49. 49. UNION CARBIDE V. COMMISSIONER• Union Carbide v. Commissioner, T.C. Memo. 2009-50• Chemical manufacturer tested manufacturing process improvements to improve the plant efficiency.• Research was undertaken to determine if the process improvements met the manufacturer’s basic functional and economic needs.• Testing was undertaken through a typical production run at the production facility; and the resulting products produced (olefins) were sold in the ordinary course of business.• Raw materials used in these production runs were taken as qualifying supplies. 45
  50. 50. UNION CARBIDE V. COMMISSIONER• The Tax Court adopted the “primarily” standard• The test used was whether the raw material expenses were incurred primarily as a result of: – Research related to the development of a new or improved manufacturing process, or – Producing the product• Statute does not state expressly that supplies be used “solely” in qualified research – “Primarily” is, therefore, a judicial standard• The Tax Court agreed that the raw materials were Qualified Research Expenses 46
  52. 52. STATE RESEARCH & DEVELOPMENT CREDIT• GENERAL RULES – Like federal credits, state credits are designed to encourage basic research – Most follow I.R.C. Section 41 to define R&D costs• CALCULATION – Two general methods • Based on increase in research and development expenditures, or • Based on a percentage of the federal credit 48
  53. 53. RESEARCH & DEVELOPMENT CREDIT• COMMON VARIANCES FROM FEDERAL RULES BY STATES – State credit based only on research occurring in their state – Definition of Qualified Research Expenditures can be different 49
  54. 54. RESEARCH AND DEVELOPMENT TAX CREDIT [6] California Illinois MichiganLimit on Expenditures In CA only In IL only  In MI onlyQualifying expenditures Fed in 2004 Similar to Fed Same as Fed [1] [2] Multiple Methods  Excess over prior 3 year  100% of Current year MI Calculation of expenses for credit available average expense [3]Carry forward Unlimited 5 years NoneRate of Credit Varies 6.50% 1.90%Limit on offset of liability 50% 100% 65% [4] [5]Do you have to claim the federal credit to be eligible? No No No[1] California expenditures decoupled with federal definition starting with changes made by the Energy Tax Incentives Act of 2005 and going forward.[2] California does not adopt federal provisions that: Increase the credit for amounts paid to eligible small businesses, universities or federal labs Allow a credit for amounts paid to a research consortium for energy research Increase the rates used to compute the alternative incremental credit[3] Allow for fixed base % calculation or an Alternative credit computation. If Alternative credit is elected, it is binding until election is revoked with FTB consent.[4] For 2008 & 2009, CA limits the credit to 50% of a taxpayers liability (unless business income  is less than $500,000)[5] MI 65% limit includes deduction for Compensation Credit and ITC credit.[6] No longer allowed for tax years beginning on or after July 30, 2009 50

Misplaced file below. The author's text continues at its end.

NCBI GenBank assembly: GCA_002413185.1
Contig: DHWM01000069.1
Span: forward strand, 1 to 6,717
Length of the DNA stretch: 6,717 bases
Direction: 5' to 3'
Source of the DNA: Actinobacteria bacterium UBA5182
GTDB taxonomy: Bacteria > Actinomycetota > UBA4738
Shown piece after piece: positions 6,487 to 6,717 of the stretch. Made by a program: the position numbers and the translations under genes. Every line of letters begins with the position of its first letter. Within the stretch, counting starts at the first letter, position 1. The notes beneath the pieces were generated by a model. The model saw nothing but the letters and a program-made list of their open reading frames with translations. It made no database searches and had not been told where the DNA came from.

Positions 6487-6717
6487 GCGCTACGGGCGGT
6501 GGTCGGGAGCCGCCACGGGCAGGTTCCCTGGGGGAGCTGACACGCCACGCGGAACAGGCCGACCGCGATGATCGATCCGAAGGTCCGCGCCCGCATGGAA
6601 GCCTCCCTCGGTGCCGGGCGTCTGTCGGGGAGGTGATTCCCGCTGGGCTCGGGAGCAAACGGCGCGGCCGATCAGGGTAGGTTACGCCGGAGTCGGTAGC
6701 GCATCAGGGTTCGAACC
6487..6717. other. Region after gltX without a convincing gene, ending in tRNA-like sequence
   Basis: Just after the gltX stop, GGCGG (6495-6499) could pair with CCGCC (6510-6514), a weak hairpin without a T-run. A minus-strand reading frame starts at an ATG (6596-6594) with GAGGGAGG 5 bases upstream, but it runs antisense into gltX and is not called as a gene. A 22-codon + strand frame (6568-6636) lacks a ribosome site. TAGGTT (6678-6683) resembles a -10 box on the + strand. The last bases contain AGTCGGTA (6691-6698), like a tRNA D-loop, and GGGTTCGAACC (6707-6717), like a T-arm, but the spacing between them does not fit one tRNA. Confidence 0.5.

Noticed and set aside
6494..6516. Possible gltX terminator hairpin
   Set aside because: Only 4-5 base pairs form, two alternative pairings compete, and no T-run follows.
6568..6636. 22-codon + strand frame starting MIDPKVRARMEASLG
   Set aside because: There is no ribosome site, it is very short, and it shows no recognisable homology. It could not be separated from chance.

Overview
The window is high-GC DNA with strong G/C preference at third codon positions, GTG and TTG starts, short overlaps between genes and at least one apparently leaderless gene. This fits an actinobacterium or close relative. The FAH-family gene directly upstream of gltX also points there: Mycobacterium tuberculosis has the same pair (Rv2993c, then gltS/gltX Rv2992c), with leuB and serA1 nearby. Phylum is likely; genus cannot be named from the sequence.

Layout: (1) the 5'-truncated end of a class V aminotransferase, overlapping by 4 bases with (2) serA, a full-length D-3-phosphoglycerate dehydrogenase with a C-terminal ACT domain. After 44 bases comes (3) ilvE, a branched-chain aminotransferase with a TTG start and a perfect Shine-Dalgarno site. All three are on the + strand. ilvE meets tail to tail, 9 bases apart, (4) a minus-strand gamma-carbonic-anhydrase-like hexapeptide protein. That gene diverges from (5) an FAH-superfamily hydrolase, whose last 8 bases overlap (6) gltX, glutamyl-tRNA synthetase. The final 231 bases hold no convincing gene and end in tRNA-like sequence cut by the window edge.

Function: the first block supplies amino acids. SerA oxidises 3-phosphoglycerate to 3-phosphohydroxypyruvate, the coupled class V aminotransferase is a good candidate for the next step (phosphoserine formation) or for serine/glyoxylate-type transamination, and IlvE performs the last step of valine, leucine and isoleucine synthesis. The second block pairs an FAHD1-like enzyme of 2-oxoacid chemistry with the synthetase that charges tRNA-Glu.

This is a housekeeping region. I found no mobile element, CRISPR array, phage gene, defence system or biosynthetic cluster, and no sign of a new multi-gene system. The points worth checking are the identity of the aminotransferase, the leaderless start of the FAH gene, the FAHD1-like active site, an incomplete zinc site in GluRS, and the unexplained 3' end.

56. 56. CANADIAN SR&ED CREDIT• CANADIAN SCIENTIFIC RESEARCH & EXPERIMENTAL DEVELOPMENT CREDIT (SR&ED) – Credit for qualifying SR&ED activities that take place in Canada • Plus certain non-Canadian support costs – Credits is in addition to the deduction of SR&ED expenses – SR&ED machinery & equipment can be deducted – Small companies (taxable income <C$500,000) get a 35% credit • Larger Companies – 20% – Most provinces also have their own credits 52
  58. 58. JOB INCENTIVES• 41 STATES + D.C. HAVE JOB RELATED INCENTIVES – Credits are normally applied against income/franchise taxes – Credits are generally based on a minimum level of job creation – Wage targets may be applied – Credits may be available (or increased) for “targeted” employees – Credits may be based on retention of or growth in jobs 54
  59. 59. JOB INCENTIVES• OHIO NEW JOBS CREDIT – Originally applied against OH Franchise Tax, now applied to the Commercial Activities Tax (“CAT”) – Taxpayer must apply to the “Tax Credit Authority” – Project must meet the following criteria: • Increase payroll and income tax revenue • Project must be “economically sound” and will benefit “the people of Ohio” • The tax credit is a “major factor” in keeping or moving the project to Ohio – Calculation: • Percentage of income tax withholdings • May not exceed 100% of income tax withheld from new employees – REFUNDABLE! – Period – up to 15 years 55
  60. 60. STATE & LOCAL CREDITS & INCENTIVES• PROPERTY TAX INCENTIVE EXAMPLE – Michigan–industrial property tax abatement • Taxpayer may receive a partial abatement of real and personal property taxes • The abatement can be for periods up to 12 years • Property must be in a tax incentive district (may be formed by local authorities) • IFT application must be completed • Public hearing(s) must be held and attended for local approval • Agreement must be signed with municipality • Available only to manufacturer with “new” investments 56
  61. 61. STATE & LOCAL CREDITS & INCENTIVES• SALES TAX INCENTIVES – Manufacturing machinery and equipment • California: No exemption, subject to tax upon purchase for use • Michigan: 100% exempt from tax if used for industrial processing • Some states tax manufacturing machinery at a reduced rate• RENEWABLE ENERGY INCENTIVES • June 8th webinar from 10:00 to 11:00 EDT • All 50 States as well as D.C., Puerto Rico and the Virgin Islands have adopted Renewable Energy Incentives – Wind Power – Solar Power – Other (Fuel Cells, Biomass, Renewable fuels, etc.) 57
  63. 63. FOR MORE INFORMATION Jerry Jonckheere National Tax Office 616.643.4044 Michael Merkel Nathan Buchalski State & Local Tax Group Tax Solutions Group 248.223.3264 734.302.6960 Chuck Marchand Bill Henson Tax Solutions Group International Tax Services 734.302.6946 248.375.7311 Bill